Definition: The knowledge and capacities developed by governments, professional response and recovery organizations, communities and individuals to effectively anticipate, respond to, and recover from, the impacts of likely, imminent or current hazard events or conditions. Comment: Preparedness action is carried out within the context of disaster risk management and aims to build the capacities needed to efficiently manage all types of emergencies and achieve orderly transitions from response through to sustained recovery. Preparedness is based on a sound analysis of disaster risks and good linkages with early warning systems, and includes such activities as contingency planning, stockpiling of equipment and supplies, the development of arrangements for coordination, evacuation and public information, and associated training and field exercises. These must be supported by formal institutional, legal and budgetary capacities. The related term œreadiness describes the ability to quickly and appropriately respond when required. (UN/ISDR)
Actions or investments needed in the face of imminent hazards. Distinct from mitigation, which is a permanent strategy, prevention is seen as a pre-disaster set of activities. (UN/ISDR)
Primary Wave
See P Wave (CEDIM)
A building should be regarded as residential building when more than half of the floor area is used for dwelling purposes. Other buildings should be regarded as non-residential. Two types of residential buildings can be distinguished: * houses (ground-oriented residential buildings): comprising all types of houses (detached, semi-detached, terraced houses, houses built in a row, etc.) each dwelling of which has its own entrance directly from the ground surface; * other residential buildings: comprising all residential buildings other than ground-oriented residential buildings as defined above. (OECD)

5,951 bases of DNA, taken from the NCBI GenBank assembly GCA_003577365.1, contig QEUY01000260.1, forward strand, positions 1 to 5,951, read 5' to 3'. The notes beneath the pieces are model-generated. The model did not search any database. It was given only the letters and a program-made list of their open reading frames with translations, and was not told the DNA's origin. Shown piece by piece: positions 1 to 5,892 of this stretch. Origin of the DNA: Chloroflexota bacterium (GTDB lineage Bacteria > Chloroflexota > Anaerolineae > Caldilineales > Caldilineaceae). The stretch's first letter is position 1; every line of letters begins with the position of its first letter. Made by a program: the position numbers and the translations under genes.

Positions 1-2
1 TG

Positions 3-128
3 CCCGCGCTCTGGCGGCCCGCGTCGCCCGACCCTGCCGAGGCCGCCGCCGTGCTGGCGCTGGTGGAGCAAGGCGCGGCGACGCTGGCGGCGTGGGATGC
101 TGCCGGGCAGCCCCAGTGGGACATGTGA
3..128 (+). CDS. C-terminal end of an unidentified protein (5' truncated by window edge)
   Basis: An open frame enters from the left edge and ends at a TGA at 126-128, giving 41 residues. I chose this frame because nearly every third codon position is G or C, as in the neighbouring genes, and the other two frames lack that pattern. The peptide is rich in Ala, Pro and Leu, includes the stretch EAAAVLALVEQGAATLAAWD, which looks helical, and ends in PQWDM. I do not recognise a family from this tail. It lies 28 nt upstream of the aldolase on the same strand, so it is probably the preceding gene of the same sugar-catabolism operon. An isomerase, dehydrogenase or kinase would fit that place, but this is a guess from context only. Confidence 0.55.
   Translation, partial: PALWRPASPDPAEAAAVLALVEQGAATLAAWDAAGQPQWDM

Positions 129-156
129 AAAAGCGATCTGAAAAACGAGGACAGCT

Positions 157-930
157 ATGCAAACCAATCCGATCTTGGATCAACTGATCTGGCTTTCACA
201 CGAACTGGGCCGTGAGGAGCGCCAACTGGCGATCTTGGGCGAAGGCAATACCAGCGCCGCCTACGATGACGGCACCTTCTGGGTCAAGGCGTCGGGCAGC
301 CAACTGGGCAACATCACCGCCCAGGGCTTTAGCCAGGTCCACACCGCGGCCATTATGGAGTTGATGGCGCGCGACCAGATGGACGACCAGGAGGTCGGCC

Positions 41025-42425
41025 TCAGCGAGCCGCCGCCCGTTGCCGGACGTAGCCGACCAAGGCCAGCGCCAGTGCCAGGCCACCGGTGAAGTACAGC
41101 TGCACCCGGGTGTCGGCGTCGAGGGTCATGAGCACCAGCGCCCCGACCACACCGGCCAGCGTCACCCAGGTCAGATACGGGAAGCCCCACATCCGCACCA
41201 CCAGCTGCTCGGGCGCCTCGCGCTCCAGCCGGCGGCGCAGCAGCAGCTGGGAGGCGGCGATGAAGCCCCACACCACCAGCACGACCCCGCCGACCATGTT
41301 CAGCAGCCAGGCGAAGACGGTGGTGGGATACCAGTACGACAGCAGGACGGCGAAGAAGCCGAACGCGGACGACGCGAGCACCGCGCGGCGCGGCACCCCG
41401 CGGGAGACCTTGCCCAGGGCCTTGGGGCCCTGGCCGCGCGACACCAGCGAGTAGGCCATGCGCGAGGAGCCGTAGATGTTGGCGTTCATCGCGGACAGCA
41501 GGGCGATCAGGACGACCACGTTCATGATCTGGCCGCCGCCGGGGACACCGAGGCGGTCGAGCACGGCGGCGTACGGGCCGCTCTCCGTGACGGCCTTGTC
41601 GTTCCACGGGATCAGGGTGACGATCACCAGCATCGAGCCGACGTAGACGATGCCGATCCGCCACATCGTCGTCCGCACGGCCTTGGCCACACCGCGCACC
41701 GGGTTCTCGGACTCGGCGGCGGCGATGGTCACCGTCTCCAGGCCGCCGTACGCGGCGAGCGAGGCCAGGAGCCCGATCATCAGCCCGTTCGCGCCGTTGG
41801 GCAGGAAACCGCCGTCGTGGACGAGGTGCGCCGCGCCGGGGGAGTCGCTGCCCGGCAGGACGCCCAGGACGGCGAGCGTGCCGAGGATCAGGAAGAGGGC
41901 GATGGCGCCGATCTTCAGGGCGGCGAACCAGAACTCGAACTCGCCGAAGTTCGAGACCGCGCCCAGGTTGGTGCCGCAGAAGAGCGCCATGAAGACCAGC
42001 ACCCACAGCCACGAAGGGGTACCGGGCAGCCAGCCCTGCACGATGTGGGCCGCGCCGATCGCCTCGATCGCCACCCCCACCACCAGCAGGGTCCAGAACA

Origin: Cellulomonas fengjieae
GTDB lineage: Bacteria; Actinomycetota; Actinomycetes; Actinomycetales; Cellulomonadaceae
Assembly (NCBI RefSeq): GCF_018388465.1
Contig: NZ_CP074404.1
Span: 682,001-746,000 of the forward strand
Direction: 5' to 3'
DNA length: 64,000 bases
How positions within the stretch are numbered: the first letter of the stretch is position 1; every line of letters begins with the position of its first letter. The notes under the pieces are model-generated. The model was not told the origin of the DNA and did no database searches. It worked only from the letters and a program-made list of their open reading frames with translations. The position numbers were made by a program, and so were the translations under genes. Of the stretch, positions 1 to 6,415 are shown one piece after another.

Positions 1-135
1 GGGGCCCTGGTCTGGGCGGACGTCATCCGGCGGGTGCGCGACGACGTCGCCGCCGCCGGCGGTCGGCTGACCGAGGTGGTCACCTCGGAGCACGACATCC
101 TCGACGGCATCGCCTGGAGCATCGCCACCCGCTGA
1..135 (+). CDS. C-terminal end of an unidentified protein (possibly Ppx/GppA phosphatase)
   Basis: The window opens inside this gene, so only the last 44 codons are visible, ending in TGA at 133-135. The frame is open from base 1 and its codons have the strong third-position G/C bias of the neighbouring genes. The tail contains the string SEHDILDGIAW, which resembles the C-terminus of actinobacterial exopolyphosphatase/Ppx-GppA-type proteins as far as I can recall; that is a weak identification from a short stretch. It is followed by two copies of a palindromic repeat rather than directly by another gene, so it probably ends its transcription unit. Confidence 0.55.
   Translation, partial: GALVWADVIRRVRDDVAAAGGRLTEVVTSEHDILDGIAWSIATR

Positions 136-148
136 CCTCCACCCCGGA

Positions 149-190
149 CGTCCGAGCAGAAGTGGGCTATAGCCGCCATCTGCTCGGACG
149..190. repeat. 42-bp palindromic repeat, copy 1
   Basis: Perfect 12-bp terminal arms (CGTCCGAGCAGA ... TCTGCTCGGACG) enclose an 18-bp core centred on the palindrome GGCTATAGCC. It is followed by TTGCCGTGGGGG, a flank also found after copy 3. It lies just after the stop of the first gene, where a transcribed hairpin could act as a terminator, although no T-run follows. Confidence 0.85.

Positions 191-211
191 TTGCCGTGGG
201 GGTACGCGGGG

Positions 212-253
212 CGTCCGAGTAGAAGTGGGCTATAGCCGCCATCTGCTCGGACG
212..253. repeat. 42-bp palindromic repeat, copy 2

Definition: The ability of a system, community or society exposed to hazards to resist, absorb, accommodate to and recover from the effects of a hazard in a timely and efficient manner, including through the preservation and restoration of its essential basic structures and functions.Comment: Resilience means the ability to œresile from or œspring back from a shock. The resilience of a community in respect to potential hazard events is determined by the degree to which the community has the necessary resources and is capable of organizing itself both prior to and during times of need. (UN/ISDR)
Reverse Fault
Dip-slip faults are inclined fractures along which rock masses have mostly shifted vertically. If the rock above the fault is elevated by slip, the fault is termed reverse (or thrust fault). (USGS)